In large enterprises, authentication and authorization to various IT systems are centrally controlled for security and auditing purposes.  Directory software such as LDAP or Active Directory is often deployed.

Prior to the release of IOP 4.3, Ambari supports 2 types of users for accessing Ambari via UI and REST APIs:

  • LOCAL – userids (and groups) that are defined within Ambari server only and are independent of local OS users
  • LDAP –¬†userids (and groups) that were imported synched from an LDAP server

Using locally defined Ambari users for accessing Ambari works fine for development and test clusters, but cannot be considered as a secure option for production clusters.   Ambari also supports LDAP integration in prior releases. However, its current support is rather restricted where LDAP users are imported and synchronized into Ambari after configuring Ambari-server to use LDAP.  The LDAP synching is done manually which introduces a latency between when the user is added or modified in the LDAP server and when these changes are reflected in Ambari.  This also create a security issue in which users who were removed from group(s) in the LDAP server but still have access to Ambari server until synching is done.

In IOP 4.3, PAM (Pluggable Authentication Module) authentication support is added in Ambari to help simplify and enable enterprise class authentication.  Ambari’s PAM support also addresses the manually synching problem by performing dynamic synching of user name and group membership upon successful login.   This enables changes in group membership to be dynamically reflected as soon as the users logged in.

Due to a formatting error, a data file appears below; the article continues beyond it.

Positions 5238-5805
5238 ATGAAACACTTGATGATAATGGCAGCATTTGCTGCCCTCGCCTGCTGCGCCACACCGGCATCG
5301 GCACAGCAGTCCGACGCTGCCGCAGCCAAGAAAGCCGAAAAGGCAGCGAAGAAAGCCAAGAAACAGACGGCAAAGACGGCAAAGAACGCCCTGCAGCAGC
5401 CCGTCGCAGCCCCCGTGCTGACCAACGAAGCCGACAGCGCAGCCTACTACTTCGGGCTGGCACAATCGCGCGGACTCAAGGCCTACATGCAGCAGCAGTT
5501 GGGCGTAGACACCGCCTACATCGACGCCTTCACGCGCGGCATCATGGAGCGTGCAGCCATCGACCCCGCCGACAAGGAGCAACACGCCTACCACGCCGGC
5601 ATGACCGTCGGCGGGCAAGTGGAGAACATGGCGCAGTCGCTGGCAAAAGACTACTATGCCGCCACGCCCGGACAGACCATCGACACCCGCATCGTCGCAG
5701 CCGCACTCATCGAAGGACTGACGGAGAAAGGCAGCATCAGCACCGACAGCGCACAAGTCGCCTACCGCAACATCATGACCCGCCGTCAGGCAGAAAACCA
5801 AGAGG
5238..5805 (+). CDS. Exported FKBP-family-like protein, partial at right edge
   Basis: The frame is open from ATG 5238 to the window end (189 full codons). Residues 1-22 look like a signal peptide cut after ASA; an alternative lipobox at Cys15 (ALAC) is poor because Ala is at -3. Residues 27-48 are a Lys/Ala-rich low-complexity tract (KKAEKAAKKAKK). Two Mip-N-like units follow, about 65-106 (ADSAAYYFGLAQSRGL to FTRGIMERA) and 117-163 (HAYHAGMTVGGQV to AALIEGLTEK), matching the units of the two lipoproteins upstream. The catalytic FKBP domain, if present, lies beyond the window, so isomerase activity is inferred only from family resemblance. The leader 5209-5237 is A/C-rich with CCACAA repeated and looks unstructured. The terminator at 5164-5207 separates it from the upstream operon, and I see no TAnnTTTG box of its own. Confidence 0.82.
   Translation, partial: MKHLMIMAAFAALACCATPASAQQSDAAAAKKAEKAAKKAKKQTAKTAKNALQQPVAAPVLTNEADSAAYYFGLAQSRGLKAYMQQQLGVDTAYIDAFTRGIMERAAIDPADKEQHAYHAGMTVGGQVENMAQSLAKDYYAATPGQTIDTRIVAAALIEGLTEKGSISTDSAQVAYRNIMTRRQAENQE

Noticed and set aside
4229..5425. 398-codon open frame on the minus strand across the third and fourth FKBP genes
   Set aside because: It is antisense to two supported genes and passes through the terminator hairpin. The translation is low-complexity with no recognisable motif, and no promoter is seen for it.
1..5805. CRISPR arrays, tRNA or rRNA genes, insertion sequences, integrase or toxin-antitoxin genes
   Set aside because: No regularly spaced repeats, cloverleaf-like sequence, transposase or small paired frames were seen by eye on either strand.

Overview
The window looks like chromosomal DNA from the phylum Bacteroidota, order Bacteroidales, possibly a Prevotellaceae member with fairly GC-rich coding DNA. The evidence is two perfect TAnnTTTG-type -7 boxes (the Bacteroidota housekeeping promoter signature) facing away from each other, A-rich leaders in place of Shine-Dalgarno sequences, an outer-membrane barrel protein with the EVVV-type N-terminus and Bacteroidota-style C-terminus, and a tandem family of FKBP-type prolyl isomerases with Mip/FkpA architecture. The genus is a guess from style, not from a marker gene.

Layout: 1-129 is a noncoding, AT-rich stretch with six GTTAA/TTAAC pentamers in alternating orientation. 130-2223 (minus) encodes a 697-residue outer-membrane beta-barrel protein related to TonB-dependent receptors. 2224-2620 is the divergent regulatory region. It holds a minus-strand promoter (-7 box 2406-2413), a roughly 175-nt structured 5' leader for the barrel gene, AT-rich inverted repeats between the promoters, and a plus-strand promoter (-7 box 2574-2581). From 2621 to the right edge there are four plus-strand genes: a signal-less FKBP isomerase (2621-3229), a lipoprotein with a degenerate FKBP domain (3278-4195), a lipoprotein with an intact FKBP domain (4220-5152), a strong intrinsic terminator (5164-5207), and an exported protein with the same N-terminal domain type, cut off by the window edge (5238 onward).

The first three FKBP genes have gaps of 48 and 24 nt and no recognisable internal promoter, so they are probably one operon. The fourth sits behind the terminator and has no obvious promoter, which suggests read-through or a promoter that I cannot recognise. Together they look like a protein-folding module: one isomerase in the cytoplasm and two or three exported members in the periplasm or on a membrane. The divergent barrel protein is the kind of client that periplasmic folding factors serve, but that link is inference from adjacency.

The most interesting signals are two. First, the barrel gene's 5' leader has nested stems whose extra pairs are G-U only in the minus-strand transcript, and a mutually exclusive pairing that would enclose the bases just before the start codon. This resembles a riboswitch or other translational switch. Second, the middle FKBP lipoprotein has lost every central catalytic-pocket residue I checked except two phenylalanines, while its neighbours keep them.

Setting PAM in Ambari:

In order to setup Ambari PAM support, a couple of artifacts are required:

  • PAM configuration file for your machine ‚Äď this file contains the authentication requirement for the machine.
  • Optionally, the admin can provide a set of user groups that Ambari will pre-grant roles so that users belonging to these groups will automatically get the proper privileges in Ambari as soon as s/he logs in.¬† Otherwise, the admin can only grant roles to these groups after they were implicitly added into Ambari ‚Äď this only happens when a user belong to that group logs into Ambari:
    • Cluster Admin Group – users in this group will have Cluster Admin role
    • Cluster Operator Group – users in this group will have Cluster Operator role
    • Service Admin Group – users in this group will have Service Admin role
    • Service Operator Group – users in this group will have Service Operator role
    • Cluster User Group – users in this group will have Cluster User role

Below is an example of Ambari Server PAM setup: